Users may find themselves overwhelmed when they have to choose between attachments, properties and named objects when deciding where to put the payload. However, the decision can be simplified:
The developer defines the contract that the clients will use in order to interact with their service. As part of that contract, both functional and non-functional aspects of the service will be specified; for example, that it is an airline reservation service (functional) and that it is transactional in nature (non-functional).
The developer will also define the operations (messages) that the service can understand. The format (such as Java Serialized Message or XML) is defined as part of the message definition. (In the example case, they will be the transaction context, seat number, customer name and so forth.) When you define the content, you can specify where in the message the service can find the payload. (This can be in the form of attachments or specific named objects, or even the default named object if one so wishes.) It is entirely up to the service developer to determine. The only restriction is that objects and attachments must have a globally-unique name, otherwise one service or action may inadvertently pick up a partial payload meant for another (if the same message body is being forwarded along on multiple "hops").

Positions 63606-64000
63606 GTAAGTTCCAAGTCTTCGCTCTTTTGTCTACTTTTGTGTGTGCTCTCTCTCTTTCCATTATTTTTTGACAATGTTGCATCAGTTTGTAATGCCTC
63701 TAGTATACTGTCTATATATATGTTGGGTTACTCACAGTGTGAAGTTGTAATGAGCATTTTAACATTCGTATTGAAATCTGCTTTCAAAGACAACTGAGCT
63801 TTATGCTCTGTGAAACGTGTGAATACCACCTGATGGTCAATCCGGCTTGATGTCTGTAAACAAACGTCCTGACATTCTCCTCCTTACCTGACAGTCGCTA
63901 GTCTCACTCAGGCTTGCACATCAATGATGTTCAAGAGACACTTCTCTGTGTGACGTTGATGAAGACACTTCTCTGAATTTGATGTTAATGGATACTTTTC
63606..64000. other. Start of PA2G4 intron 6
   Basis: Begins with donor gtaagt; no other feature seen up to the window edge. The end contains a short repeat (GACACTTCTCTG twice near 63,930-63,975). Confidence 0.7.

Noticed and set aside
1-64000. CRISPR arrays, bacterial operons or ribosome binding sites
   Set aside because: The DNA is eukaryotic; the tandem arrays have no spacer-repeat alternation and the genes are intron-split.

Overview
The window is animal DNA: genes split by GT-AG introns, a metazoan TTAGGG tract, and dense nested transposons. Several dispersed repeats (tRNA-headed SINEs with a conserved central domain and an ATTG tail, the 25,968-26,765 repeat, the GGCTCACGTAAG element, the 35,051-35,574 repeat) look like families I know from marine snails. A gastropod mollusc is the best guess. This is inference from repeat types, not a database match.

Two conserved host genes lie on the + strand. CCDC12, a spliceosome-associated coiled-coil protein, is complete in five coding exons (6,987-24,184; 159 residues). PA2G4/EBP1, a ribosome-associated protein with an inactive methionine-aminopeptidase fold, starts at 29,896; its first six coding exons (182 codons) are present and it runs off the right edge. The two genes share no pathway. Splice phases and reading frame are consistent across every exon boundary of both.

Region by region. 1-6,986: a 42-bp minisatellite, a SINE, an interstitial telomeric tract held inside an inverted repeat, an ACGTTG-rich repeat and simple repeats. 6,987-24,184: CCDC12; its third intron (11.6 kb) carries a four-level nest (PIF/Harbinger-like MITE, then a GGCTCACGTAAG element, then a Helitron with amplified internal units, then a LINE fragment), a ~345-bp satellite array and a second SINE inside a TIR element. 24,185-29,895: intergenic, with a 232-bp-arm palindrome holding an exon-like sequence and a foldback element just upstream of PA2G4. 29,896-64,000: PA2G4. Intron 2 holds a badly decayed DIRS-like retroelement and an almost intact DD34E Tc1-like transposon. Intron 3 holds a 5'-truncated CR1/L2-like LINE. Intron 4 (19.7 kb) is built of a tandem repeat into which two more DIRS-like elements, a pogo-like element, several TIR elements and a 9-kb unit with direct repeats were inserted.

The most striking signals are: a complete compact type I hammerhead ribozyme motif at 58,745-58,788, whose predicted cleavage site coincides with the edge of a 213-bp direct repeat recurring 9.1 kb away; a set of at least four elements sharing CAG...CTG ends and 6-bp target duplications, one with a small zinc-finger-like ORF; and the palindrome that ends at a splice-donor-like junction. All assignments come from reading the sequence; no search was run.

Users can obtain the service's contract definition (either through either the UDDI registry or via an out-of-band communication) which defines where in the message the payload must be placed. Information put in other locations will almost certainly be ignored, resulting in the incorrect operation of the service.